She remembers the man at another hospital -- in Hillah, 55 miles south, where Fippinger and other shields ventured for a day trip in mid-war. The man stood next to his dying wife, tears rolling down his cheeks. It was early April. She says a civilian location had been bombed, sending floods of wounded Iraqis to the hospital. Six of the man's children were dead. His wife was about to join them.
The man looked at Fippinger, then asked, in English:
"Where are you from?"
"America," she answered.
And the man just stood there, his cheeks covered in tears, his eyes uncomprehending.
"That scene, those words, will be with me for the rest of my life," she says. "I wish every American who is for this war could have been there with me."
Eventually, she reached the point where she was emotionally drained, low on funds, and feeling a responsibility to reconnect with her family. Humanitarian aid workers were arriving. Most of the shields had left (at this point, 10 remained). And so Fippinger and two other shields hired a taxi to drive them to Jordan. It was April 26. It was heartbreaking to leave, she says, and she felt regret -- not relief -- when, after several days in Amman, she boarded a plane back to America.
"To be honest, it's still difficult to be here," she says, four days after returning to the States. "And I know the people who wish I were dead or in prison or whatever will say, 'Then why are you here?' "
She was worried about passing through U.S. Customs -- after all, public officials have suggested that the shields' behavior is criminal, that legal sanctions could take place. But she wasn't hassled; her one small bag wasn't even searched. At home, though, was a letter from the Treasury Department. The letter -- sent to any American shields the government has been able to identify -- spells out sanctions, demands an accounting of her activities in Iraq, and threatens punishment ("up to 12 years in prison and $1 million in fines") if she has violated any sanctions. Fippinger has 30 days to comply. Richard Newcomb, director of Treasury's Office of Foreign Assets Control, says he cannot comment on what actions might be taken against the shields.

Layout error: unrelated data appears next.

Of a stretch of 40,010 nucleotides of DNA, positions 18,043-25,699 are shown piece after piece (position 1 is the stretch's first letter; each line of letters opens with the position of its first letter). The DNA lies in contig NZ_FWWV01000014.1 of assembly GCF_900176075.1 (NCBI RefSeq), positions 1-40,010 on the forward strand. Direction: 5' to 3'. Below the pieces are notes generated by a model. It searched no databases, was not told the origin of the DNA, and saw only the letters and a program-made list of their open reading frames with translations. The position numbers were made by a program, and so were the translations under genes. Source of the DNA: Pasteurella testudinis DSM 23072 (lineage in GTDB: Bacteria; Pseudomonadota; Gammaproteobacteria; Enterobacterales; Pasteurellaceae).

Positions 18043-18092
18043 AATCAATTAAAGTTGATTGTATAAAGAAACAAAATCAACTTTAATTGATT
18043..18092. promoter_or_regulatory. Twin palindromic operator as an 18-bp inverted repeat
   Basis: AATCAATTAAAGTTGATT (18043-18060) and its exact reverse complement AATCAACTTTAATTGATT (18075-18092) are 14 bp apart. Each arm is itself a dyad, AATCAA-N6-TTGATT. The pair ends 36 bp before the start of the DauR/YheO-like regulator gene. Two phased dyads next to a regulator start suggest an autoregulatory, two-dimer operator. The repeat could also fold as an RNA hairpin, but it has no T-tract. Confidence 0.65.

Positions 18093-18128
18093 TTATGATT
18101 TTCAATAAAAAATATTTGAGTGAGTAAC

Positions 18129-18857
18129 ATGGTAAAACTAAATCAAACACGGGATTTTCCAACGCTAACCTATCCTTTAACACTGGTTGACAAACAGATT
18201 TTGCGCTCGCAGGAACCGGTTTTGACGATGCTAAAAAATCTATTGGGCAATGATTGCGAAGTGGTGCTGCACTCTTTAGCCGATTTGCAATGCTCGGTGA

"We do administer these sanctions," he says, "and we administer them evenhandedly across the board."
Fippinger mostly has kept to herself since she arrived home, but she expects she will be confronted by people who are angry at her.
"I appreciate that there are differences of opinion," Fippinger says. "Isn't that what democracy is all about? But, yes, the attacks will hurt, because that is what they are meant to do. I see the attacks and the way people respond as part of what's wrong. That we're so agreeable to aggression and war."
And so she will try to explain herself. To her friends, to strangers, to whoever will listen. To her brother. The woman John picked up at the airport was thinner and paler than the sister he'd last seen. She also was pensive. She wanted to talk, needed to talk, but it was hard, so hard.
"She can hardly carry on a conversation without sobbing," John says.
It is hard to explain, exactly, how this changed her. And perhaps too soon for her to truly know. She used to be a woman who played tennis, traveled and gardened. She is gardening again now, except when she looks at her flowers, thoughts flood into her head.
"Even though it's drier there," she says, "they have a lot of the same vegetation."
She is thinking of going back.
© 2003 The Washington Post Company